label midnight as 00:01 Z.

Stephen.


NTSLF cant even get the top of each hour right.
eg
http://www.ntslf.org/data/realtime?port=Portsmouth
come relaying the tidegauge readings for say 22:00 tonight , their www
clock will say 21:60


Good grief! If they can't even get that right, what confidence can one
have that they are reporting the gauge readings correctly?


Its been like that since they started, this morning I just checked and
08:00 was 07:60.
Of more concern is the so often repeated crapping out of the tide gauges
just when you need them, at the onset of a surge.
Bubbler gauges were supposed to be immune from the weather effects on
float types. From a top oceanographer, that crapouting is due to
problems in the software/firmware, or even rapid air pressure changes
from the compensator sensor. The bubbler system works fine throughout
apparently. He did not go into detail, but its probably due to waves
from the storm usually associated with a surge, inducing high frequency
pressure changes, that the firmware interprets as interference and dumps
the data, recording nulls .
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Old December 8th 17, 09:25 AM posted to uk.sci.weather
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On Thursday, December 7, 2017 at 10:04:38 PM UTC, John Hall wrote:
In message , N_Cook
writes
On 07/12/2017 20:22, Stephen Davenport wrote:
At least through the 1980s the convention at the Met Office was to
label midnight as 00:01 Z.

Stephen.


NTSLF cant even get the top of each hour right.
eg
http://www.ntslf.org/data/realtime?port=Portsmouth
come relaying the tidegauge readings for say 22:00 tonight , their www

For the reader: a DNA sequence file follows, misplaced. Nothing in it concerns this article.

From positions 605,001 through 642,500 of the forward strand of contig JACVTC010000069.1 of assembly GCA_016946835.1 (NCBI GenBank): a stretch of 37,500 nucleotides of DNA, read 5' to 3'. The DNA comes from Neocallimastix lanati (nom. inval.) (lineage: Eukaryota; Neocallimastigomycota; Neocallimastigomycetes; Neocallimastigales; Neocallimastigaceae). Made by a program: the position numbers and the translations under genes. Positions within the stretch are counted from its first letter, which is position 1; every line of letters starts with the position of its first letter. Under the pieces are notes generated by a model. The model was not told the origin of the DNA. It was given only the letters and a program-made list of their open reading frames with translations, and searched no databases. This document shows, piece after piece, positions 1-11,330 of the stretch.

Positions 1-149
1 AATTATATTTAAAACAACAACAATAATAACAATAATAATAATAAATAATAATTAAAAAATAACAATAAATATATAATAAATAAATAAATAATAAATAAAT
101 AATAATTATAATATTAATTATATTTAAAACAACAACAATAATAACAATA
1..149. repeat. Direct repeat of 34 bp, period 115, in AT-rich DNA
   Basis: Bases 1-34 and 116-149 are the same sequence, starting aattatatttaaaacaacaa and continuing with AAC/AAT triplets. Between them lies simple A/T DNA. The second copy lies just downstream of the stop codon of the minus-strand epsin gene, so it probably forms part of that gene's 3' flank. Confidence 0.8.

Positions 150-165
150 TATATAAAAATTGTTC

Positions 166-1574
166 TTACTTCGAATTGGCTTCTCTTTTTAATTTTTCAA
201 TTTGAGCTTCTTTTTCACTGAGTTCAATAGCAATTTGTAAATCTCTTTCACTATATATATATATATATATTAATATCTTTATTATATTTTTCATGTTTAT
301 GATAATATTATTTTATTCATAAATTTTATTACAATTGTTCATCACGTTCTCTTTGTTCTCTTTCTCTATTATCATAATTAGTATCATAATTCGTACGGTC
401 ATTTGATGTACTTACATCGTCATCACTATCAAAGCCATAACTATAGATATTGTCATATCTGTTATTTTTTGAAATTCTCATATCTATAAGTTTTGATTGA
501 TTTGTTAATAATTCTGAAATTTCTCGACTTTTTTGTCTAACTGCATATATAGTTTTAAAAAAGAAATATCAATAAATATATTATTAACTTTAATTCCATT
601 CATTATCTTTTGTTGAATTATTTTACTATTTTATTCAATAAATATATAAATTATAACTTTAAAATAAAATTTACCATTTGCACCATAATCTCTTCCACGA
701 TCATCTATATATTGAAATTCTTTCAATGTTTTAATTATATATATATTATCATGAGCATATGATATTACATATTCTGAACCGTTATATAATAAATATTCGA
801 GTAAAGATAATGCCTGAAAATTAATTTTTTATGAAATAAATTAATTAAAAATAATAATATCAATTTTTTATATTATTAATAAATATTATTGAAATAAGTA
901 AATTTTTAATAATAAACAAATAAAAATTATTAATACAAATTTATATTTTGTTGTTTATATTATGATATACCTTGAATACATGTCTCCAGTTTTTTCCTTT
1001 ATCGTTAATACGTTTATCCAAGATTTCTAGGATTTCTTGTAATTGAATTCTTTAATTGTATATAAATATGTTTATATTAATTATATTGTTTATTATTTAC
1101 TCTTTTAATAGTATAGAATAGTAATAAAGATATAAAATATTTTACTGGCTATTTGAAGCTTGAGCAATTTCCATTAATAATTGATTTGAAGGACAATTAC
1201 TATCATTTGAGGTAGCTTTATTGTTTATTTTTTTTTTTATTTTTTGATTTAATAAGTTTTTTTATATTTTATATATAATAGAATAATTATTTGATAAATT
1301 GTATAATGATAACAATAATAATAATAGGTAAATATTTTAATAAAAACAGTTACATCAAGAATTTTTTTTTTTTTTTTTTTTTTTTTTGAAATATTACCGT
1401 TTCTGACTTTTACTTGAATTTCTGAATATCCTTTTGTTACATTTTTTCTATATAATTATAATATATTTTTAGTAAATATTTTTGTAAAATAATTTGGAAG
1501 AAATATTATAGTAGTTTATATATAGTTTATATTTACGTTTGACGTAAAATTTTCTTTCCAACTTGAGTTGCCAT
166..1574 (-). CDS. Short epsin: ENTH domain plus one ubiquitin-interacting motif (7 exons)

clock will say 21:60


Good grief! If they can't even get that right, what confidence can one
have that they are reporting the gauge readings correctly?
--
John Hall "George the Third
Ought never to have occurred.
One can only wonder
At so grotesque a blunder." E.C.Bentley (1875-1956)


For sea conditions I rather like this site - http://www.channelcoast.org/data_man...e_data/charts/

Click the site name and you get this (in the case of Perranporth) http://www.channelcoast.org/data_man...arts/?chart=76

As you can see, whilst the significant wave height (the figure normally quotes) is now around 4m, the peak wave height is now 7m - quite large, but note how short the period is, so not powerful, just a typical rough sea.

In Cornwall, away from the estuaries, it's wave height/period & wave setup surges which are normally the most important, rather than the tide being 0.3m above astronomical predictions.

You also get SST, wave direction & full data on the wave spectra http://www.channelcoast.org/data_man...a&disp_option=

It's really rather good, pointed out to me by Nick G originally, if I remember rightly.

Anyway, as northerly blasts go, pretty half hearted here, still around 6C.

Graham
Penzance